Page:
Hamilton would see a variety of different pollutants in its air, all arising from the various sources as were mentioned at the beginning of the article (with sources such as vehicles, factory emissions and organic material burning being the main offenders, hence combustion processes causing a majority of air contamination). These include chemicals such as nitrogen dioxide (NO2) and sulfur dioxide (SO2), both of which are released prominently from vehicles, with nitrogen dioxide being the most common in its release from vehicle exhaust, as well as forming in the atmosphere as a secondary pollutant. Both are contributing causes to acid rain, as well as possessing the ability to trigger off respiratory conditions and irritate the lining of the lungs.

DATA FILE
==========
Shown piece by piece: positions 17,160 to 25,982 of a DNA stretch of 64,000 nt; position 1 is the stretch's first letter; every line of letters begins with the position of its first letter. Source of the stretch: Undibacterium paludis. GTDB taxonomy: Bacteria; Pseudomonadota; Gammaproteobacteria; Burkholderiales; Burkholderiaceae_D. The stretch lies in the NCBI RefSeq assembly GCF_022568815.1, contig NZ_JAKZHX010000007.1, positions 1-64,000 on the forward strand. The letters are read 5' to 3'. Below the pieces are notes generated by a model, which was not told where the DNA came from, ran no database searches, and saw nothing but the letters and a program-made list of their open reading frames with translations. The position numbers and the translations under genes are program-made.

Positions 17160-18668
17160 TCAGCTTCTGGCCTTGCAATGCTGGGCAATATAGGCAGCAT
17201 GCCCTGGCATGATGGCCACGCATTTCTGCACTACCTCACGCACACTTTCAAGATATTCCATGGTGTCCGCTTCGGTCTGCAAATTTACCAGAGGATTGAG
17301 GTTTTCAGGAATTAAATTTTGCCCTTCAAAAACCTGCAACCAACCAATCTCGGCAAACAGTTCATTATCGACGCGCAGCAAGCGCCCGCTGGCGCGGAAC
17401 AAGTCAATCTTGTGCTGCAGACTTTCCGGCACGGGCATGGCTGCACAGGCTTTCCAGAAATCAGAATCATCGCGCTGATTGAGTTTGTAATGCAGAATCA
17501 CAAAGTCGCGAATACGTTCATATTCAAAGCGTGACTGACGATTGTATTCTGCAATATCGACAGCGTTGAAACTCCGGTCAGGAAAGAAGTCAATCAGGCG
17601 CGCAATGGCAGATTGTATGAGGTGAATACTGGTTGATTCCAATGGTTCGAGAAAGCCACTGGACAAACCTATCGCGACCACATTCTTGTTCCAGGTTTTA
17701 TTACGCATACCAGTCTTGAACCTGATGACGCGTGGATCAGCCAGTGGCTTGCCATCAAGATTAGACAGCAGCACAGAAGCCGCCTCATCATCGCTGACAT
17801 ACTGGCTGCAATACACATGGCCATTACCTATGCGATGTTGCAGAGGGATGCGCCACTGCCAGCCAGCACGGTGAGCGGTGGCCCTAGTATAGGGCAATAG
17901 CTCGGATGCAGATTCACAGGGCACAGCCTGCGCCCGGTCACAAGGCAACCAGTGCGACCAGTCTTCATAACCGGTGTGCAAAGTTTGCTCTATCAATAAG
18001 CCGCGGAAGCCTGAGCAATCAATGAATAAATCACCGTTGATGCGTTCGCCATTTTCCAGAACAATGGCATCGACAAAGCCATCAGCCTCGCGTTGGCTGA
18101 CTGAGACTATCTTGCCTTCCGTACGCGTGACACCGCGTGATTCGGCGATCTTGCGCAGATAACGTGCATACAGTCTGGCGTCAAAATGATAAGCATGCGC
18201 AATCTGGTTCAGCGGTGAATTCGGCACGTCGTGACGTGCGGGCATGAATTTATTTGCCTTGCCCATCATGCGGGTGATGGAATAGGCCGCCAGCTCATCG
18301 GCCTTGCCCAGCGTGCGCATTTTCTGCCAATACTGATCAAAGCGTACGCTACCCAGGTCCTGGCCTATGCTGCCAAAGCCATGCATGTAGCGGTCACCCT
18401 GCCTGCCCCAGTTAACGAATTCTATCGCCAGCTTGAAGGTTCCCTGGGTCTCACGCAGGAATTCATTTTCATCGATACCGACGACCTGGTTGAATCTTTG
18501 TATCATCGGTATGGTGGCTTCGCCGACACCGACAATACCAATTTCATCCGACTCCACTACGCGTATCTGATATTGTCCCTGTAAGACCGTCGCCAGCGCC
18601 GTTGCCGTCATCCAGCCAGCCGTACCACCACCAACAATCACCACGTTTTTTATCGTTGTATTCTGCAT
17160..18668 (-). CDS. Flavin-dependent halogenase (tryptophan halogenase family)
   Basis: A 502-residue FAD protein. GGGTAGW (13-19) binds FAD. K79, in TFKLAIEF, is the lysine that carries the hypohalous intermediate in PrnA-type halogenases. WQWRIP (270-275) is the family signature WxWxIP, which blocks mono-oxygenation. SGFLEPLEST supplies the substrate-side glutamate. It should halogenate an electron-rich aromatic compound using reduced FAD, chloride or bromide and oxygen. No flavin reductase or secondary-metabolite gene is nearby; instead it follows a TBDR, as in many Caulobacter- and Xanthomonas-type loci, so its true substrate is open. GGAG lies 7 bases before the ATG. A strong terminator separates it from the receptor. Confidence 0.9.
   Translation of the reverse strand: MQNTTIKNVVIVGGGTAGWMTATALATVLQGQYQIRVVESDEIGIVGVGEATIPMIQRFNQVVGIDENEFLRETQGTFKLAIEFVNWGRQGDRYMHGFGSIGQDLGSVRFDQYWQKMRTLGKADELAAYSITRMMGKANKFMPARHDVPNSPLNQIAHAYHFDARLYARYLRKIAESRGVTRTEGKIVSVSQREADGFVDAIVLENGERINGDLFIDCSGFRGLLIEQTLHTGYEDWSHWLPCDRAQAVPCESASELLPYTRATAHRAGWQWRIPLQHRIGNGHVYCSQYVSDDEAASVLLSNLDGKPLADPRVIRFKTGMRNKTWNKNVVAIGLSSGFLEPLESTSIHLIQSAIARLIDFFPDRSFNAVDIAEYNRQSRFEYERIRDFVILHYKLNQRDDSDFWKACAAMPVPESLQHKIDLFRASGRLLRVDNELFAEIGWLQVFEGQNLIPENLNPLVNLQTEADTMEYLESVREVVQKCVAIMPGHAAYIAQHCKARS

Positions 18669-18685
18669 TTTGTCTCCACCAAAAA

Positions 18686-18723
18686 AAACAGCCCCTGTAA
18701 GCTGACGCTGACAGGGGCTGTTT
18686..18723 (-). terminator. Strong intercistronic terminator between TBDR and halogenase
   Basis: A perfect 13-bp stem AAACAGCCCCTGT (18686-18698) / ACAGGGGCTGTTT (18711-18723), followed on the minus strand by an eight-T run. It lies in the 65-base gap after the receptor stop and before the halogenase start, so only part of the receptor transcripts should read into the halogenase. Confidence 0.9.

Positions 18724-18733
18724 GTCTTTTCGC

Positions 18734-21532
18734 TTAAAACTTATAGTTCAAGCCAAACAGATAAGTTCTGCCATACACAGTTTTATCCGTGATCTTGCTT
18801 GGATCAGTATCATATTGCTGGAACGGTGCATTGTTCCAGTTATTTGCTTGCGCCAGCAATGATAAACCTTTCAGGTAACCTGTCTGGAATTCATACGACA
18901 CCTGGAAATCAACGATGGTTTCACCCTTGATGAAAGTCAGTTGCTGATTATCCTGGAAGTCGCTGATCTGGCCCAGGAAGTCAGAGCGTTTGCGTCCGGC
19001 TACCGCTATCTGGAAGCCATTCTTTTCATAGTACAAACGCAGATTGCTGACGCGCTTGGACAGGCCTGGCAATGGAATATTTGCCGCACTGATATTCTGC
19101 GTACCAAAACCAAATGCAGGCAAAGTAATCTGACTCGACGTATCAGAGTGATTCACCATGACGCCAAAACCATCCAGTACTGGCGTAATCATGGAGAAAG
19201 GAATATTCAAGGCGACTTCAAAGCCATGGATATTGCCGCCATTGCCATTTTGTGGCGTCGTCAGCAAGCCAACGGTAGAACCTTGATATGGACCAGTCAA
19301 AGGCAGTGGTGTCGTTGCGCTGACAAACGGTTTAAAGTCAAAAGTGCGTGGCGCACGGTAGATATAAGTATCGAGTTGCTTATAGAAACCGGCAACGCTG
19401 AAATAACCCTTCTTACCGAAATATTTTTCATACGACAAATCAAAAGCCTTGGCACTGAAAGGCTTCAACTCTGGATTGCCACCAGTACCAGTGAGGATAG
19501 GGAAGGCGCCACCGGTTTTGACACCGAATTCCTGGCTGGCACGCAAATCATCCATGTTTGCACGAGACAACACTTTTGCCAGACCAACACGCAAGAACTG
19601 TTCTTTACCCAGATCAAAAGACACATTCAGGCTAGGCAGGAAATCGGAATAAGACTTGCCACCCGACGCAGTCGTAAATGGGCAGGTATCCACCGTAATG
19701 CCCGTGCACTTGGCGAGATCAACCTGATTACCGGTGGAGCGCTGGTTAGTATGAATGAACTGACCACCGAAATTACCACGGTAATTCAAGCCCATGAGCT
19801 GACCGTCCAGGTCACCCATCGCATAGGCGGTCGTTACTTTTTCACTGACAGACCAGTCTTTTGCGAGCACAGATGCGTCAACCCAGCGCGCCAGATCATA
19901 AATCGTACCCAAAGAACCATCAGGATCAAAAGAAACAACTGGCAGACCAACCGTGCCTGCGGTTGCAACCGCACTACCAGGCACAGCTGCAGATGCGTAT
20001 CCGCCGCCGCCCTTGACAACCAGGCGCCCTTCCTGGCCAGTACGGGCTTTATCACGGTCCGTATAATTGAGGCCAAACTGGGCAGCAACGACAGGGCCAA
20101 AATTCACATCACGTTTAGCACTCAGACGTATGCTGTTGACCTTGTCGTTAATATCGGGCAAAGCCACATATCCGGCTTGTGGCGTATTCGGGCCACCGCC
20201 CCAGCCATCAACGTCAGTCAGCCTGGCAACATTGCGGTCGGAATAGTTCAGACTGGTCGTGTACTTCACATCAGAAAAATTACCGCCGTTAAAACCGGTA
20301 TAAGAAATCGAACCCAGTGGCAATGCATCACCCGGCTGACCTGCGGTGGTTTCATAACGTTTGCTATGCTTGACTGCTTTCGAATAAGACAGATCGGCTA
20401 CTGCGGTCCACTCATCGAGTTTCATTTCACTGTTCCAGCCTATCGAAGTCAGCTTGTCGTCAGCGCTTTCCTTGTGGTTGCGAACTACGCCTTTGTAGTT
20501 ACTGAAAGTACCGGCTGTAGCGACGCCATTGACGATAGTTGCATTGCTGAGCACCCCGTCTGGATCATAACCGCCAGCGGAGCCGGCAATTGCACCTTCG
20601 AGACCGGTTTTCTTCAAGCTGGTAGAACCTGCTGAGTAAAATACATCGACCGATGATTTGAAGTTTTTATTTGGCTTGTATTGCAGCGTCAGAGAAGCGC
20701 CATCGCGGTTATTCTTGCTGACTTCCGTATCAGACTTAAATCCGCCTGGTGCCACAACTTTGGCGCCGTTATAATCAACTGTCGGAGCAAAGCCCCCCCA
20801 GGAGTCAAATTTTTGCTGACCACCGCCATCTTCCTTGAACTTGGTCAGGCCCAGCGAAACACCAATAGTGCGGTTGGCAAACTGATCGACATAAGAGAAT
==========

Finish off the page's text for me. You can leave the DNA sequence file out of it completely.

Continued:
Other pollutants include ones such as black carbon, a major component in soot that is formed alongside volatile organic compounds (VOC's) when the incomplete combustion of fossil fuels or organic matter takes place. This shows how prominent any combustion source is in the release of pollutants into the air, with even seemingly innocuous sources such as the burning of firewood being a prominent contributing factor. Some examples of the aforementioned VOC's include chemicals such as benzene, xylene, toluene, methylene chloride and formaldehyde. These are all highly harmful to people’s health, and of particular danger due to their volatile nature enabling them to maintain a gaseous state even during bouts of extreme weather, hence easier for the general population to respire.